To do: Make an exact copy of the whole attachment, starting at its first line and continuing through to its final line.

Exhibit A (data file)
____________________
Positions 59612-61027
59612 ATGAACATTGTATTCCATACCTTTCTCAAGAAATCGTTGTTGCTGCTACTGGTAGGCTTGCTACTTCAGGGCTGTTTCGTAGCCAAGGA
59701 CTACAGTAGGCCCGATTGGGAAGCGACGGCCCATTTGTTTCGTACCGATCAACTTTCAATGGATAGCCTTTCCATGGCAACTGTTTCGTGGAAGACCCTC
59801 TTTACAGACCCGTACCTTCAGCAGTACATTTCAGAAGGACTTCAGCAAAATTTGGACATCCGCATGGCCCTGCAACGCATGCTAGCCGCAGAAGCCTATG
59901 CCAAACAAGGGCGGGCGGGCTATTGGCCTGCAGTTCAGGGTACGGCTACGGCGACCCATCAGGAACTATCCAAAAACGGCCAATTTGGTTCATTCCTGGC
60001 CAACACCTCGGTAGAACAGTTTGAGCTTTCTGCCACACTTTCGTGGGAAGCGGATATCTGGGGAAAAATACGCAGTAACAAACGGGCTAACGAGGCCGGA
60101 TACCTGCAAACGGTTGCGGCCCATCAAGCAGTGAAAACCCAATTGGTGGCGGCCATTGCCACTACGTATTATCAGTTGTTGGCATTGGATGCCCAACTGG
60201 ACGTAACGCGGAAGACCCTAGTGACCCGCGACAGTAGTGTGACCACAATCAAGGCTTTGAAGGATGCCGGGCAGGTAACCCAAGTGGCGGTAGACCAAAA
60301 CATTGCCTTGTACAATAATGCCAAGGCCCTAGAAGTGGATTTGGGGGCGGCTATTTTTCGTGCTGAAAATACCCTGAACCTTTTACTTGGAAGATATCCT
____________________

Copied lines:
Positions 59612-61027
59612 ATGAACATTGTATTCCATACCTTTCTCAAGAAATCGTTGTTGCTGCTACTGGTAGGCTTGCTACTTCAGGGCTGTTTCGTAGCCAAGGA
59701 CTACAGTAGGCCCGATTGGGAAGCGACGGCCCATTTGTTTCGTACCGATCAACTTTCAATGGATAGCCTTTCCATGGCAACTGTTTCGTGGAAGACCCTC
59801 TTTACAGACCCGTACCTTCAGCAGTACATTTCAGAAGGACTTCAGCAAAATTTGGACATCCGCATGGCCCTGCAACGCATGCTAGCCGCAGAAGCCTATG
59901 CCAAACAAGGGCGGGCGGGCTATTGGCCTGCAGTTCAGGGTACGGCTACGGCGACCCATCAGGAACTATCCAAAAACGGCCAATTTGGTTCATTCCTGGC
60001 CAACACCTCGGTAGAACAGTTTGAGCTTTCTGCCACACTTTCGTGGGAAGCGGATATCTGGGGAAAAATACGCAGTAACAAACGGGCTAACGAGGCCGGA
60101 TACCTGCAAACGGTTGCGGCCCATCAAGCAGTGAAAACCCAATTGGTGGCGGCCATTGCCACTACGTATTATCAGTTGTTGGCATTGGATGCCCAACTGG
60201 ACGTAACGCGGAAGACCCTAGTGACCCGCGACAGTAGTGTGACCACAATCAAGGCTTTGAAGGATGCCGGGCAGGTAACCCAAGTGGCGGTAGACCAAAA
60301 CATTGCCTTGTACAATAATGCCAAGGCCCTAGAAGTGGATTTGGGGGCGGCTATTTTTCGTGCTGAAAATACCCTGAACCTTTTACTTGGAAGATATCCT